Quentin Tarantino coined the term “hang-out movie” to describe good-natured films that are in no particular hurry to get the plot in motion. The plot is actually rather superfluous to the real action—luxuriating in the company of the characters, watching them interact with one another and cohere as a unit. The term has two meanings: the characters are hanging out with each other, sure, but the most important aspect of this genre is that the viewer is hanging out with them as well.
The Wicked Adventures of Count Ory is a hang-out opera. It’s filled with fun characters—the drunken, amiably self-pitying Tutor (that’s his job, his name is not mentioned), amorous page Isolier, deceptively innocent Countess Adele and, of course, Count Ory himself, whose adventures often drift beyond the confines of gentle decency. There’s a lot to like about Count Ory. The sets are endearingly unrealistic—the opera seems to take place in a kind of cartoon wonderland; I was reminded of Adventure Time more than once. The music, by Gioachino Rossini, is absolutely gorgeous. The costumes are… well, there’s plenty more about that later.
What I enjoyed most of all was the show’s freewheeling buoyancy. The word that kept sticking in my brain throughout was breezy. I wonder if that’s why it’s such a rarely-produced opera. Do opera fans demand a certain amount of austerity in each show? Because Count Ory isn’t austere at all. I went to the show with Seattle’s foremost opera fan girl—the one known as Evelyn Troughton, AKA my beloved grandmother. She was just as enamored with the frivolity as I was, but she found the plot (or lack thereof) a bit tricky. You’ll get the general idea pretty much right off the bat in the following interview.
(PS: My good friend and frequent plus-one Sarah Coyle also participated in our discussion. She adds a few things during the interview. Oh, and also Seattle Opera dramaturge Jonathan Dean came by at one point. It was our own little hang-out movie!)
Repeat what you were saying about… you were saying you didn’t have a clue what was going on?
No! I’ve read about it and I knew it was funny. I did not get to see the dress rehearsals that I usually do, but things happen. So, I’ve heard that it was so funny and the sets were so different and I agree with them, it’s wonderful, it’s different it’s humorous, and I have an idea about what it is, but…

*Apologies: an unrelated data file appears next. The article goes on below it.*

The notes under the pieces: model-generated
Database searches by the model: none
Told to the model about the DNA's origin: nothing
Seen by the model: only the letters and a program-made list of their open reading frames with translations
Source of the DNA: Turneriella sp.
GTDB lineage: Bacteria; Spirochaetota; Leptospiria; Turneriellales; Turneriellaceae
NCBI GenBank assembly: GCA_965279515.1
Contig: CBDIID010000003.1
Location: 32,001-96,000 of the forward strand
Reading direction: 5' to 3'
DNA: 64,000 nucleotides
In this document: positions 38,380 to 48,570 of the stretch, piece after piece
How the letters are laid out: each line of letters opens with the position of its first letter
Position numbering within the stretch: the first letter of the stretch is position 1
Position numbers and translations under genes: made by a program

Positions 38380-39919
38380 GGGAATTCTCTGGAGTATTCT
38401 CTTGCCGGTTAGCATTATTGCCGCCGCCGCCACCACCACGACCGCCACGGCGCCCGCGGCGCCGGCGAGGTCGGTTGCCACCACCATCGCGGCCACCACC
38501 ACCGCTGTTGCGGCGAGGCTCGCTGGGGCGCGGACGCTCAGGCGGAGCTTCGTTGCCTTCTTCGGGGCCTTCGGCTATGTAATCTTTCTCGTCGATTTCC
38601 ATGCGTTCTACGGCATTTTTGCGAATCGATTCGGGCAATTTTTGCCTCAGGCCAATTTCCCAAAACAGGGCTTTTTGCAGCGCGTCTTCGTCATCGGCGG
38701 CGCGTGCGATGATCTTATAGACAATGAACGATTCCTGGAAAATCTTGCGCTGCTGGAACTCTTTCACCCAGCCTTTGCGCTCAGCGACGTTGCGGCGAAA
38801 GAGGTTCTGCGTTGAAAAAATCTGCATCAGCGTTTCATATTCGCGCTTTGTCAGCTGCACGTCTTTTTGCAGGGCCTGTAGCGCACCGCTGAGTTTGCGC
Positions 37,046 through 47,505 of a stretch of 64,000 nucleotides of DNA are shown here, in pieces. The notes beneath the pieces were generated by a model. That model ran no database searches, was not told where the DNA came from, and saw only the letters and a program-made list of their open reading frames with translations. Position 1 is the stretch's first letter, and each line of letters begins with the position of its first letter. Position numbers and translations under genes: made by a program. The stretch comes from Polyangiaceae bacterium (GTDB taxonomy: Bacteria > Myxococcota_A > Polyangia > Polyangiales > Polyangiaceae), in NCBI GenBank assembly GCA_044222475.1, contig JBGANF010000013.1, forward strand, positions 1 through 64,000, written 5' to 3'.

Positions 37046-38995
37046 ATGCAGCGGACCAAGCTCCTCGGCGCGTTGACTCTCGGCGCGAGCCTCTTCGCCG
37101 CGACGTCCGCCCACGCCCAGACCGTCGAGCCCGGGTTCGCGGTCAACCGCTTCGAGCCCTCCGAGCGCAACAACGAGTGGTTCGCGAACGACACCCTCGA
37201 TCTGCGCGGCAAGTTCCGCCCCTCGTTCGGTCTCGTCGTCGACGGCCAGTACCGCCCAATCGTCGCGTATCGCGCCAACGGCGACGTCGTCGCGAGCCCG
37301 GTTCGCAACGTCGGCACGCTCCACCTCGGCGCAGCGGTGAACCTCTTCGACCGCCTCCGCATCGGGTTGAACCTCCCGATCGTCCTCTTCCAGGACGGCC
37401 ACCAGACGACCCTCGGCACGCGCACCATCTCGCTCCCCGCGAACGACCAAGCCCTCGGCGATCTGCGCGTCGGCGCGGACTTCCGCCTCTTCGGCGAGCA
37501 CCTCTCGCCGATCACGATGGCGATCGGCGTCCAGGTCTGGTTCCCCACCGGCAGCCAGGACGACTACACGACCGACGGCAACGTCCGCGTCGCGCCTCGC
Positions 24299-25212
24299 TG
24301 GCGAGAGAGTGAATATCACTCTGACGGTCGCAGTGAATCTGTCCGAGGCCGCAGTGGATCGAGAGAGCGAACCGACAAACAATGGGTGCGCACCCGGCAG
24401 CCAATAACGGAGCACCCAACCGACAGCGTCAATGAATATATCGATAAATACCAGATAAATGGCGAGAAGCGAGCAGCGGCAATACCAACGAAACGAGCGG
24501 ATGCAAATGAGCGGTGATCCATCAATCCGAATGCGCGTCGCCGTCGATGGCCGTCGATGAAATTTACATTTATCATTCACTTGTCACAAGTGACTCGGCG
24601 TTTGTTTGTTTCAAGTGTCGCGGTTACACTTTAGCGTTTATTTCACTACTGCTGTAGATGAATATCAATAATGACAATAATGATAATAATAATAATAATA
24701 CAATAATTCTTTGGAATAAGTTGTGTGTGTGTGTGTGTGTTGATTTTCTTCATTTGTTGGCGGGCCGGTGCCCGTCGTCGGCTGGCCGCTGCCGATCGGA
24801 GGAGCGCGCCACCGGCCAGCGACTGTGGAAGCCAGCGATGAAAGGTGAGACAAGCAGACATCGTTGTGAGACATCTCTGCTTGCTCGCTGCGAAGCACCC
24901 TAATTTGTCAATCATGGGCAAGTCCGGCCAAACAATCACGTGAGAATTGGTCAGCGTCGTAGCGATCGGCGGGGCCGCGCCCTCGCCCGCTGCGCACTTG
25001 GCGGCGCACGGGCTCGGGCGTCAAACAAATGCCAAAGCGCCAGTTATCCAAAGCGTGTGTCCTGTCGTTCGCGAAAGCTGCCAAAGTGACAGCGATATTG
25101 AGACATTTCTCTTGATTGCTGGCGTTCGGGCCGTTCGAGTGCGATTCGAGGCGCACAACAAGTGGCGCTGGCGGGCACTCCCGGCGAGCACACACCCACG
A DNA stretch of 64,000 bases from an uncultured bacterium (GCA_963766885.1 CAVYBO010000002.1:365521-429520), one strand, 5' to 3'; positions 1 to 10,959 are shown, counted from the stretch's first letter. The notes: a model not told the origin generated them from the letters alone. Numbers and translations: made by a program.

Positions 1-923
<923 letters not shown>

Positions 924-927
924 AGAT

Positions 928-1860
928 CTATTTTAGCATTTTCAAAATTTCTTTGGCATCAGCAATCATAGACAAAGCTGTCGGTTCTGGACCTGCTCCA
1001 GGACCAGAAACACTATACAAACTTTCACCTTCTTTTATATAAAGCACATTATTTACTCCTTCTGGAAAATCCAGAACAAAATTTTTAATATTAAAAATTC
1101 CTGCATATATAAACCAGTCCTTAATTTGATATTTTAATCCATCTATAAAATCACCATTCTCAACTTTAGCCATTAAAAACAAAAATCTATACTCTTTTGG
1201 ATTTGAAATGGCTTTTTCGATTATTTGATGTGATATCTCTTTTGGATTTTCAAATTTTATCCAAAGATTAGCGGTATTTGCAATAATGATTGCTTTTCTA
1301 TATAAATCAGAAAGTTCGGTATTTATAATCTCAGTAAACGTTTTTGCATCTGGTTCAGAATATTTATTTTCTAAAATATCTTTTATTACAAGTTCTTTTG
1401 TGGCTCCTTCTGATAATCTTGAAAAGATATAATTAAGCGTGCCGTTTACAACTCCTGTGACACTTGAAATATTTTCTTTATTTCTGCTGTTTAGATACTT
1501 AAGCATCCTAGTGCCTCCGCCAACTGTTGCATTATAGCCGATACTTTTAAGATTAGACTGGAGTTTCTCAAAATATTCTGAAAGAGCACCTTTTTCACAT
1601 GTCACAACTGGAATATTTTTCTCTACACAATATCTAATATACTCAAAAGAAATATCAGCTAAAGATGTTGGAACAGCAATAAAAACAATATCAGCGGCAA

Well, you didn’t get to see the rehearsals a dozen times.
No, I didn’t! I wasn’t able to make it.
Jonathan Dean: So this is actually very exciting. An opera that your grandmother has never seen!
This is the first time that I’ve heard her say that.
What’s more, I’d never heard of it until they announced it! But I did get to go and find out a little bit about it, but what I read didn’t clarify it for me. [Laughs] But the sets are actually fabulous. Everything throughout is funny. It’s so clever and the costumes are wonderful and extravagant and stupid and…
Yeah, Count Ory is wearing these ridiculous leopard print boots. And then there was that… thing… that they all wore.
He had like a horn or a sheath or something in his crotch area.
Oh, right, THAT! [Laughs] He probably needed it to protect himself! Somebody was going to go after him and get him where it was really important. It’s just that, I’m so confused. It hits you with so much. It’s different.
[Count Ory] is on the lam in the way that only randy noblemen can be. The Countess is kind of heartsick for her brother, who’s off fighting in the crusades. And everyone wants to have sex with her, but she’s like “I could never,” so she cloisters herself off in the castle.
It brings me back to a story. A play that I saw, thirty some years ago, when I was single and dating. And he was a retired doctor and…
Is this going to be admissible in the interview?
Well, it’s what this reminds me of! You can wipe it out if you want.
We’ll see how good the story is.
Okay. He took me to this play that the UW drama class did. I can’t remember what play it was. But the men were off to the crusades and the women were so unhappy that they were gone so much that when they finally came home, unless they promised not to go again, they were not going to be welcome in the house for anything. So the men were all distraught…
That’s based on a Greek thing, isn’t it?
Yeah, it wasn’t the Crusades, it was a Greek play!
So it was the Greek one. That’s a classic.
Yes. And the costumes they had, all of the men’s extremities were greatly exaggerated and I was terribly embarrassed. It was rather blunt. But this reminds me of that. Here he is, Count Ory and he’s lusting after this woman and the other men are all gone.